Buy land, Mark Twain said. They aren't making any more. Mark Twain didn't reckon with astronomers, who report Wednesday that 6% of red dwarf stars possess ocean-friendly Earth-sized planets.
Space looks a little more crowded, astronomers report. About 6% of nearby dwarf stars likely host Earth-like planets, a science team announced on Wednesday.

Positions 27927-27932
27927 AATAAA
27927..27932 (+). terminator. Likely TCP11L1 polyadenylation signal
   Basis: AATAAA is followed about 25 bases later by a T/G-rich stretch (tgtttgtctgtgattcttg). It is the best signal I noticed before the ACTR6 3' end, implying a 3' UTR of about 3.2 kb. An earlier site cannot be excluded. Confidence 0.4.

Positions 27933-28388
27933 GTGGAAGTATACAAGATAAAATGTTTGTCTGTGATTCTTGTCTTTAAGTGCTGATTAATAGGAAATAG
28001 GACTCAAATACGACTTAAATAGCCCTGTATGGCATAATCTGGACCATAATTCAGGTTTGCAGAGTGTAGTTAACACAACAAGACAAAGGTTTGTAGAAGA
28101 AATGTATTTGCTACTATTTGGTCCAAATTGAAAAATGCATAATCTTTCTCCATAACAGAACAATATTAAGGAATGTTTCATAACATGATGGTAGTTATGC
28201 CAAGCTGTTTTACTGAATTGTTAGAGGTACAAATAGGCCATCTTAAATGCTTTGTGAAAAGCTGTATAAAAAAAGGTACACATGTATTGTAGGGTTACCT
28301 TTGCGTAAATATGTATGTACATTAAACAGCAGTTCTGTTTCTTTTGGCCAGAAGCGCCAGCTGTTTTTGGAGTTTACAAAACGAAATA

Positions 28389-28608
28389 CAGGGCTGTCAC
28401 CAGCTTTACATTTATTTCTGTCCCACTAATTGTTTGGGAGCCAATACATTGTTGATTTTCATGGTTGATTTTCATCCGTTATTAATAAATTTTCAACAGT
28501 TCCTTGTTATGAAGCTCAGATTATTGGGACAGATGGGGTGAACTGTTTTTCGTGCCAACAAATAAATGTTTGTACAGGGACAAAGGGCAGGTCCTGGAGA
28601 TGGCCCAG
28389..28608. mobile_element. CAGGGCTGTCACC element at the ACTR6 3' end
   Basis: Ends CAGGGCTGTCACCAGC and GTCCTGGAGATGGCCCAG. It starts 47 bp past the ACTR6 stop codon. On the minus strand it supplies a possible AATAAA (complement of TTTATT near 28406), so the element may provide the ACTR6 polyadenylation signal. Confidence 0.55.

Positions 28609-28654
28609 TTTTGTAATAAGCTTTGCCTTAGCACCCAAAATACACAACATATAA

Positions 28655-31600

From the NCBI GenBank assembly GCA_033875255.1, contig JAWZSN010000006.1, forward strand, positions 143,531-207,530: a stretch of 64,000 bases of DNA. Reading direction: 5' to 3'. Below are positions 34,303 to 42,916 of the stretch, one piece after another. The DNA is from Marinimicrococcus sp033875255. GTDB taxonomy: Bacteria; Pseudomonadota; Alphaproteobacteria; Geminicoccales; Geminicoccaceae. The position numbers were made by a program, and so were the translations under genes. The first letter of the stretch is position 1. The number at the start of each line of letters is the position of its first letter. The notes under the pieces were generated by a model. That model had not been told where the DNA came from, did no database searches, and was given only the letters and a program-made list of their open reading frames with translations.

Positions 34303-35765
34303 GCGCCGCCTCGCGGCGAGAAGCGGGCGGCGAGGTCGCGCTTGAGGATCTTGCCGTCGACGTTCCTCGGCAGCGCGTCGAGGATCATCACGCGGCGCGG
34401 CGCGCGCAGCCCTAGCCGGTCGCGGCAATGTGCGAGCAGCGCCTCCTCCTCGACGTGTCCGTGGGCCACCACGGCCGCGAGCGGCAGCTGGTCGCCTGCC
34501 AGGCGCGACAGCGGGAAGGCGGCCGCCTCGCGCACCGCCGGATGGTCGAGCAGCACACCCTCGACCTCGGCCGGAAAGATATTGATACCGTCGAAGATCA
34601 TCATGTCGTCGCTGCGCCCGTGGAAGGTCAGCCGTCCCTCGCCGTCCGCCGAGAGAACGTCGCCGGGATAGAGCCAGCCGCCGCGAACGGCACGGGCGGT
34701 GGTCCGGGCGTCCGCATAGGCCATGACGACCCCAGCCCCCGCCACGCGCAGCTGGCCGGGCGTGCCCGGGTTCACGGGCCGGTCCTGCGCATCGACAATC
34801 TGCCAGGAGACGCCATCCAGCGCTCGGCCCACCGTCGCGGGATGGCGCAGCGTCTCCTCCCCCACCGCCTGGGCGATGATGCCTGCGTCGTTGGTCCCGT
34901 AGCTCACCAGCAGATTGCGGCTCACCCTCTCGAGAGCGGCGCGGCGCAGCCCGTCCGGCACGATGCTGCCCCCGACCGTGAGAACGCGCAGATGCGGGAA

The astronomy team at the Harvard-Smithsonian Center for Astrophysics in Cambridge, Mass., says that these "red dwarf" stars, too dim to be seen by the naked eye but by far the most common kind in space, may host many habitable worlds. The finding, based on observations made by NASA's Kepler space telescope, suggests that an Earth-sized world orbiting in its star's "habitable zone" -- not to hot or too cold for oceans -- probably resides within 13 light years of Earth, or about 77 trillion miles. That's neighbors by astronomical standards.